DC.Abed: Dota 2 Prodigy Reaches 10K MMR
Published on July 6th, 2017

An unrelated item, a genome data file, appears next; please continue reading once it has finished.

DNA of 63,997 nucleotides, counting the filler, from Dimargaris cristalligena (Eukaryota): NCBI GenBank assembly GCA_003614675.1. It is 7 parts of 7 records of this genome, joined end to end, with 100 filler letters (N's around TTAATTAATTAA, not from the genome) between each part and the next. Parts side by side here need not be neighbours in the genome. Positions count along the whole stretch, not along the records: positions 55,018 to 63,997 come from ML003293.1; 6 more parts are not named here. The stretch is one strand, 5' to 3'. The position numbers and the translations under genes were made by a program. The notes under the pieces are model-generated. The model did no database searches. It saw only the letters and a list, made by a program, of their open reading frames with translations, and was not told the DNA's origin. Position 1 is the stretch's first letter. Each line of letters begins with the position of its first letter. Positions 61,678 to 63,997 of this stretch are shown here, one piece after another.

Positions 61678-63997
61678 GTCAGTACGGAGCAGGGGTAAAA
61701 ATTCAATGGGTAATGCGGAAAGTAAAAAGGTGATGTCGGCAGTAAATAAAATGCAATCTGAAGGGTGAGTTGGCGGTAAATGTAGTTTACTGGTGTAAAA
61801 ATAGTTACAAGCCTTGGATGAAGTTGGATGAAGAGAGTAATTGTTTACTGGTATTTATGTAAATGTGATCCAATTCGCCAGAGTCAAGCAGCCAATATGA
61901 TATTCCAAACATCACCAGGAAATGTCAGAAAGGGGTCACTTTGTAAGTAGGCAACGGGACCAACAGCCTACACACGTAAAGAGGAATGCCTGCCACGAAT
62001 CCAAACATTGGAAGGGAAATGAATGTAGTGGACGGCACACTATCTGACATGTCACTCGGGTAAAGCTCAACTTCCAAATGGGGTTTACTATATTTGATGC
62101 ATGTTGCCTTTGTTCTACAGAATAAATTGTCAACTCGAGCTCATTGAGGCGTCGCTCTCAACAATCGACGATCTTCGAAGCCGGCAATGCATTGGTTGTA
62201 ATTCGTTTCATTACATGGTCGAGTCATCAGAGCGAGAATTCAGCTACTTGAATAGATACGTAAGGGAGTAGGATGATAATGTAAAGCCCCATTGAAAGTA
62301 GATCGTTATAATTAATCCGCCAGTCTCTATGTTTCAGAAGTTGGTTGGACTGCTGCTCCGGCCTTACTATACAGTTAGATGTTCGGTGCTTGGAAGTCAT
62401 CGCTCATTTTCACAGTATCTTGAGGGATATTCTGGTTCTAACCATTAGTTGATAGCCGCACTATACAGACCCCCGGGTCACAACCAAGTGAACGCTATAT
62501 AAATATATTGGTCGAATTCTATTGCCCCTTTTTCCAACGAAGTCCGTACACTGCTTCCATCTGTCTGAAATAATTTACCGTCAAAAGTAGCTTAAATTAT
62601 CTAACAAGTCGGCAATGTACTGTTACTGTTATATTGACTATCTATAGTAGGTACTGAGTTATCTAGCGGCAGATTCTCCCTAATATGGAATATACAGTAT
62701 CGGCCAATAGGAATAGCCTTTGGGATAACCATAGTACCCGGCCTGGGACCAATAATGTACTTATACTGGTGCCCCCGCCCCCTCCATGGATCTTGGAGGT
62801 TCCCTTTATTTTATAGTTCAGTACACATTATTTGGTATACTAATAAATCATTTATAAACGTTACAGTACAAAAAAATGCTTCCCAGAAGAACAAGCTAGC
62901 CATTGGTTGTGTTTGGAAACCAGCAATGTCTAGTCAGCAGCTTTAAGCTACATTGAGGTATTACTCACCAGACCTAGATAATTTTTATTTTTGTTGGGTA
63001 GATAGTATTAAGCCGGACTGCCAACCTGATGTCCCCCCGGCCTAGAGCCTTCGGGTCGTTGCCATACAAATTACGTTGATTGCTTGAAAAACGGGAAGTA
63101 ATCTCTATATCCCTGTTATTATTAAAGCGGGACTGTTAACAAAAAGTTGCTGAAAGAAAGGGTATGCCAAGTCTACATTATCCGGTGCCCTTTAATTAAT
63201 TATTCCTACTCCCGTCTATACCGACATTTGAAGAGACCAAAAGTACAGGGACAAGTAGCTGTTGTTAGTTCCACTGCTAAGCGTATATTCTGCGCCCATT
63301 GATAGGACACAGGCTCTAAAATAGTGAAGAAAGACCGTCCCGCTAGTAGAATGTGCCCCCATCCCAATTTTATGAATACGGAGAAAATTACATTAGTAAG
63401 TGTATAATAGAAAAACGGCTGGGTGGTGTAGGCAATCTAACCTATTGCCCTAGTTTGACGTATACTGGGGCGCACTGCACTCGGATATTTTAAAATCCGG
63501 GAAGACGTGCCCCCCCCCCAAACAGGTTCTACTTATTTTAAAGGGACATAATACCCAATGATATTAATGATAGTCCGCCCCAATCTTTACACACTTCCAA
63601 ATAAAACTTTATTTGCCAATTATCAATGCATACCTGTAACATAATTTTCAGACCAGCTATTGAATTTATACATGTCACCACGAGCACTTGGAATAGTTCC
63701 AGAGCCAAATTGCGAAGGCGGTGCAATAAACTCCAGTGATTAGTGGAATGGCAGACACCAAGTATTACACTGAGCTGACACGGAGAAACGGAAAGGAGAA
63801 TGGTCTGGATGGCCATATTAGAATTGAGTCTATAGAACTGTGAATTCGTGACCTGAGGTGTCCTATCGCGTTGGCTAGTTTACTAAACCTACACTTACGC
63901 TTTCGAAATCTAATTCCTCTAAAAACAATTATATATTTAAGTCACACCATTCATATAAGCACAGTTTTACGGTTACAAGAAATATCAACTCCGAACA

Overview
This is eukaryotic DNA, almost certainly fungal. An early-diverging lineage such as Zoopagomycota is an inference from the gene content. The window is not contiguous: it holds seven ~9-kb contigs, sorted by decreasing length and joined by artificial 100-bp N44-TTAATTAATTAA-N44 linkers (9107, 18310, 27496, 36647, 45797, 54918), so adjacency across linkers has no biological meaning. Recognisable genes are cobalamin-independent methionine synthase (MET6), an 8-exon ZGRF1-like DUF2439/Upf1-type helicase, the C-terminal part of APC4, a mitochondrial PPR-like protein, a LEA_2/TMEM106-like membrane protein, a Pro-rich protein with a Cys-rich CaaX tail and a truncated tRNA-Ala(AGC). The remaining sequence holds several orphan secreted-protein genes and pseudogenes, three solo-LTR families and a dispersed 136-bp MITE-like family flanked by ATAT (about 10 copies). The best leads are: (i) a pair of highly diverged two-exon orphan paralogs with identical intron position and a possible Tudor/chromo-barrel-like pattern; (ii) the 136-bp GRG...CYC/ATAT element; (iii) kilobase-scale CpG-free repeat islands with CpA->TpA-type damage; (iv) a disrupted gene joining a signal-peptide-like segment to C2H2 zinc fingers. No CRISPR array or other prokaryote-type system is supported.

The story of the prodigy, the boy genius, the wunderkind – this is nothing new to the world of esports. From Lee “Faker” Sang-hyeok over in League of Legends, to Syed Sumail “SumaiL” Hassan in Dota, and Cho “Maru” Seong Ju in StarCraft II, pretty much every competitive video game has seen really young kids show awe-inspiring levels of talent and mechanical skill. Dota 2’s youngest prodigy goes by the name of Abed Azel Yusop, known simply by his in-game handle “Abed”. At just 16 years of age, he became the world’s first Dota 2 player with ten thousand points of solo matchmaking rating. He was also the first Filipino player to reach 9,000 MMR, which he achieved in March earlier this year. The fact that he reached these milestones in a region completely different from where he hails from (and we all know how games in the NA server go) makes it all the more impressive. As the son of the owner of an internet cafe in the province of Cavite in the Philippines, Abed was exposed to video games at an extremely young age. He picked the original WarCraft III DotA up as a result of this, and quickly became known amongst his childhood friends as the best player on the block. He continued to hone his skill in Dota while keeping up with his studies, and picked Dota 2 up soon after. “My family has been very supportive of me, even from my early days of playing Dota. We always discuss things freely and they constantly help me in balancing my life so that my studies are not affected.” - Abed, speaking to esprts.com By most accounts, Abed is a superstar in the same vein as the aforementioned SumaiL, as well as other similar talents such as Amer “Miracle-” Al-Barkawi and Anathan “ana” Pham. But without a premier LAN championship under his belt, and The International 2017 looming over the horizon… the boy still has something to prove. From his days as a "pubstar" in 2014, getting picked up by professional teams thereafter, and then moving to North America to join Team Onyx (now Digital Chaos), Abed’s journey has actually only begun. Indeed, as the highest-ranked player in the entire world, he has put the Dota playerbase on notice, but this means little to a professional player without the results to back it up. As we’ve seen with "Miracle-" and "ana", players with immensely high MMR are almost always worth every single point – which we have also seen with Abed in his many displays of mechanical skill. It’s no secret that he can play Dota, but unlike his peers, he is still unproven on the big stage. Time and time again, a tier 1 LAN victory has eluded his grasp, as his team always seems to get knocked out early before they can get some momentum started. Abed himself has stressed the importance of a positive mentality in the face of such obstacles: “In the professional scene I believe the most important thing is that players are mentally and emotionally stable in order to minimize the negative effects of anxiety. It's important that you keep focused on moving forward and improving as a player regardless of a win or loss. That is the kind of mentality that pushes you forward through the rough times.” - Abed, speaking to esprts.com Going into TI7, though, he and the rest of DC should have a significant amount of push behind them. After nearly dropping out of the North American qualifiers thanks to a three-way tie that went the distance, Digital Chaos rallied and made it to the grand finals. Once there, they proved to Team Freedom that they were the better team, and punched their ticket to TI as a result. Such a resounding victory did wonders for DC’s chemistry and cohesion as a unit. As a team with a roster that features players from different backgrounds, forming a healthy relationship between teammates in the gaming house can be a challenge – and should a team be unable to do so, it can translate to poor in-game performance. But if there’s one takeaway from their qualifying run, it’s that they’re figuring things out at a respectable pace. This bodes well for Abed. After a few years of hard work, practice, and dedication, he is ready to take his career to the next level – and at such a tender age, too. Against teams that are much stronger on paper and in practice, it will take a massive amount of effort from him and his teammates to place well at TI7, but they have the tools to do it. They just need to put it all together in Seattle. But all things considered, they don’t have to win the tournament in order for Abed to cement his place as one of the greatest in the game. He certainly wouldn’t be the first to say that winning TI is a task that only the toughest can complete, and the pressure of playing at the grandest stage of them all can make even the best crack when it really matters. A top 4 or top 3 result would be enough for Abed to break into the upper echelons of Dota – but of course, he would love nothing more than to win it all. With the right conditions and the heart he possesses, perhaps he can finally complete his journey in Seattle this year.